Chinook Bay Camp Hosting: What I learned

Wow. We’ve been busy.  If you’ve tried to reach us or come to visit us you know this isn’t a boring gig. At all.  

Friends and family have come and spent a few nights with us, with everyone commenting how busy we are. We are!  Campers on top of campers, people at the door all hours of the day and night. Snakes in tents, loud drunk campers in their 60s who must be reminded of quiet hours; trees falling almost on top of tents; trees falling on camper vans (no one was hurt, thank goodness) and oh, so much more.

d94de-img_01012b252812529As I sit on my patio overlooking the creek, a storm is rolling in, and trees across the way are rocking and rolling.  One keeps threatening to fall…swaying, crackling and teasing.  My camera/video is on standby.

We have met some extraordinary campers with awesome stories. They travelled from Switzerland, Germany, New Zealand, Australia, the Ukraine, Texas, Pennsylvania, Illinois, and even some Idaho locals, and by far our favorite guests are from California (Smile…as long as they promptly leave and never return. We still love ya).

Many campers are just passing through on their way from the Tetons, to the Tetons, and of course to/from Yellowstone.  Often we are the destination, and if I had a dollar for every time we’ve heard, “we’ve been coming here for 47 (or 35, or 100, or 38, or 20) years”! Beware, they own the place and don’t like change, so there!

We have learned many things this summer, and this blog could go on and on.  Instead I thought I’d encapsulate it with a slide show of our adventures (which have been many), and a list of what we’ve learned, or at least the highlights.

Camp Host Summer 2016, Chinook Bay Campground:

LISA: What I’ve learned.

  • Not all campers are cool.
  • Most people want to share their story, just ask!
  • Dogs bite camp hosts, even when you love all dogs, and bee stings STILL hurt as much.
  • Everything is alive. Open your eyes, it’s always changing.
  • I can hike 10 miles, gain 3,000 feet elevation and not die.
  • how to clean out fire pits
  • That I have cousins! We reunited and they are awesome!!! So glad this happened, and will happen again.
  • I can get really lonely without my family and friends. (Thank the God who   knows me for providing me with new friends and “family” this summer. You know who you are.)
  • Forest fire smoke in the air makes me sick; it’s been around off and on since July.
  • Cleaning public toilets in the forest, while camping, is STILL better than ANY desk!
  • It’s necessary to stay connected to family/friends, especially when living remotely. We appreciate all who called, sent mail and made the trip up to see us! You were our connection. I needed you, and Doug tolerated you. HAHA.
  • I can mountain bike, walking over the hard parts, and feel no shame. I need to ride more.
  • Waking up to the creek babbling beats an alarm clock.
  • Even the worst day in the forest beats the best day in the city.
  • I will always, always, always be an Idaho girl.

 DOUG: What I’ve learned.

  • Some people are jerks, some aren’t.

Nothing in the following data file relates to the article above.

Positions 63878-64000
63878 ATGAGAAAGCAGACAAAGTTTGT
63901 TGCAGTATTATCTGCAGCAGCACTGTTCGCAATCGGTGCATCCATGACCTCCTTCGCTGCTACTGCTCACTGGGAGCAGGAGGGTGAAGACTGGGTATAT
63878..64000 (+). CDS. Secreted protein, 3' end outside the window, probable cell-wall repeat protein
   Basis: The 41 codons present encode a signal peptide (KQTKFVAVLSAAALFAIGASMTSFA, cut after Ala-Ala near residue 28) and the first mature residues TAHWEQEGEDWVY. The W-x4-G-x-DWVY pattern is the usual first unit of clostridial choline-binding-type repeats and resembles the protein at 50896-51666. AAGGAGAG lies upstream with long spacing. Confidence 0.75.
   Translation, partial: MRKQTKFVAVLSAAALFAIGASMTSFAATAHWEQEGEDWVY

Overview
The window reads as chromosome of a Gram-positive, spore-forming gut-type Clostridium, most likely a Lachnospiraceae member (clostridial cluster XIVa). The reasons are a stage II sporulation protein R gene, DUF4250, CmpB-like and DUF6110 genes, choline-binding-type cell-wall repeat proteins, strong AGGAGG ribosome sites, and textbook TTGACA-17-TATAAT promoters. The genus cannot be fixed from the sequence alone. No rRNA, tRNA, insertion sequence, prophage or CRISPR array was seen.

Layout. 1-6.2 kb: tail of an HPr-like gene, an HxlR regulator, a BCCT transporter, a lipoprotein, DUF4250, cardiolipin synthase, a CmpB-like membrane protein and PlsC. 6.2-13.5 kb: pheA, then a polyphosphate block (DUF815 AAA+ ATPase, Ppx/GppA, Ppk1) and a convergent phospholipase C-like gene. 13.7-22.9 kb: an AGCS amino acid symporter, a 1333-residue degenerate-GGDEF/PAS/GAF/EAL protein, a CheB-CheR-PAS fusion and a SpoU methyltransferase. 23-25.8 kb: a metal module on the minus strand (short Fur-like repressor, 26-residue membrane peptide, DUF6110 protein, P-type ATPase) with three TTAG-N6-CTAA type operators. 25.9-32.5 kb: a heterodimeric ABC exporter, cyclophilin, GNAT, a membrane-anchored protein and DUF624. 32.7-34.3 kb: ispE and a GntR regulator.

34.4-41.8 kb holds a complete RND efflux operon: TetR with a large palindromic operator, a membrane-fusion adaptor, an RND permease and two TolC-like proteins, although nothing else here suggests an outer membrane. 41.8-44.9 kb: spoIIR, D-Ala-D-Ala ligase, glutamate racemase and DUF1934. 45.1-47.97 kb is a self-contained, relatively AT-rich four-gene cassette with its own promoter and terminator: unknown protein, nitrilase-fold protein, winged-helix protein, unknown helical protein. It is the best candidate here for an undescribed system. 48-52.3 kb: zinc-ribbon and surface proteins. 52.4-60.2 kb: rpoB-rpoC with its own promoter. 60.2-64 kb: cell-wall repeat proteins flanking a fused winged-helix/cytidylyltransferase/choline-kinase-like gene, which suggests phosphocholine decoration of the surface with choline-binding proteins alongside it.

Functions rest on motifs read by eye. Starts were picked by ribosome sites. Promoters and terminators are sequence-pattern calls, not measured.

• Most 5B-ers (referencing Idaho license plates – Blaine county) seem to have an attitude of arrogant entitlement and are a pain in the you-know-what.
  • how to rebuild a faucet
  • Even when you get some time to kayak, hike and dirt bike, it’s never ever enough.
  • how to clean a vault toilet (which wasn’t on my “need to know” list, btw)
  • Trees can and do fall down, wherever they want, whenever they want. You don’t want to be under one that’s falling.
  • I will not spin a rooster on the dirtbike in front of my wife ever again. Something about flinging dirt and rocks in her face is an issue apparently.
  • Some people will tell you their whole life story within the first 5 mins of introduction, unsolicited. It’s polite to listen, Lisa told me to.
  • Even the best campers usually leave some trash behind.  Some leave it a mess, which is nice.
  • It takes ALL kinds to be a camp host: ministers, truck drivers, hair dressers, attorneys, pilots, veterans, married/single, electricians, all ages 80’s and 20’s.  We met them all, what a group!
  • The general public does NOT read signs, or they read it and cannot comprehend basic English.

 We agree we’ve both learned:

  • Life is better without TV and Radio, especially during the worst election year ever.
  • Chipmunks multiply when fed. Wild birds can be tame, and eat out of your hand.
  • We need more time up here to explore the hundreds of trails.
  • We still like each other, living in these close quarters.
  • The air and skies are bluer, cleaner, clearer in the Sawtooths than perhaps any other place.
  • 50 degree temperature swings during the day is no big thing.
  • Expect snow in July. June and May, too. Just a little, but expect it.
  • We will be back next year, same spot, how could we not?!

Our last day here is September 30th. This is happy sad, we really don’t want to leave, but the snow is coming and grandbabies keep getting bigger without us!

NEXT STOP: Sedona, Arizona!

We are super excited to be working as on-site hosts at the Red Rock State Park. This is a day-use only facility, so closes at 5pm every day. We won’t be dealing with campers but instead work three days a week in the visitor’s center and/or the entry station. We will live at the park and have 4 days off per week to see family and enjoy glorious Sedona. We are going from one piece of paradise to another, equally magnificent. We start here October 6th and work until December 13th.

After that? We just don’t know yet.  Perhaps Christmas in Mexico?


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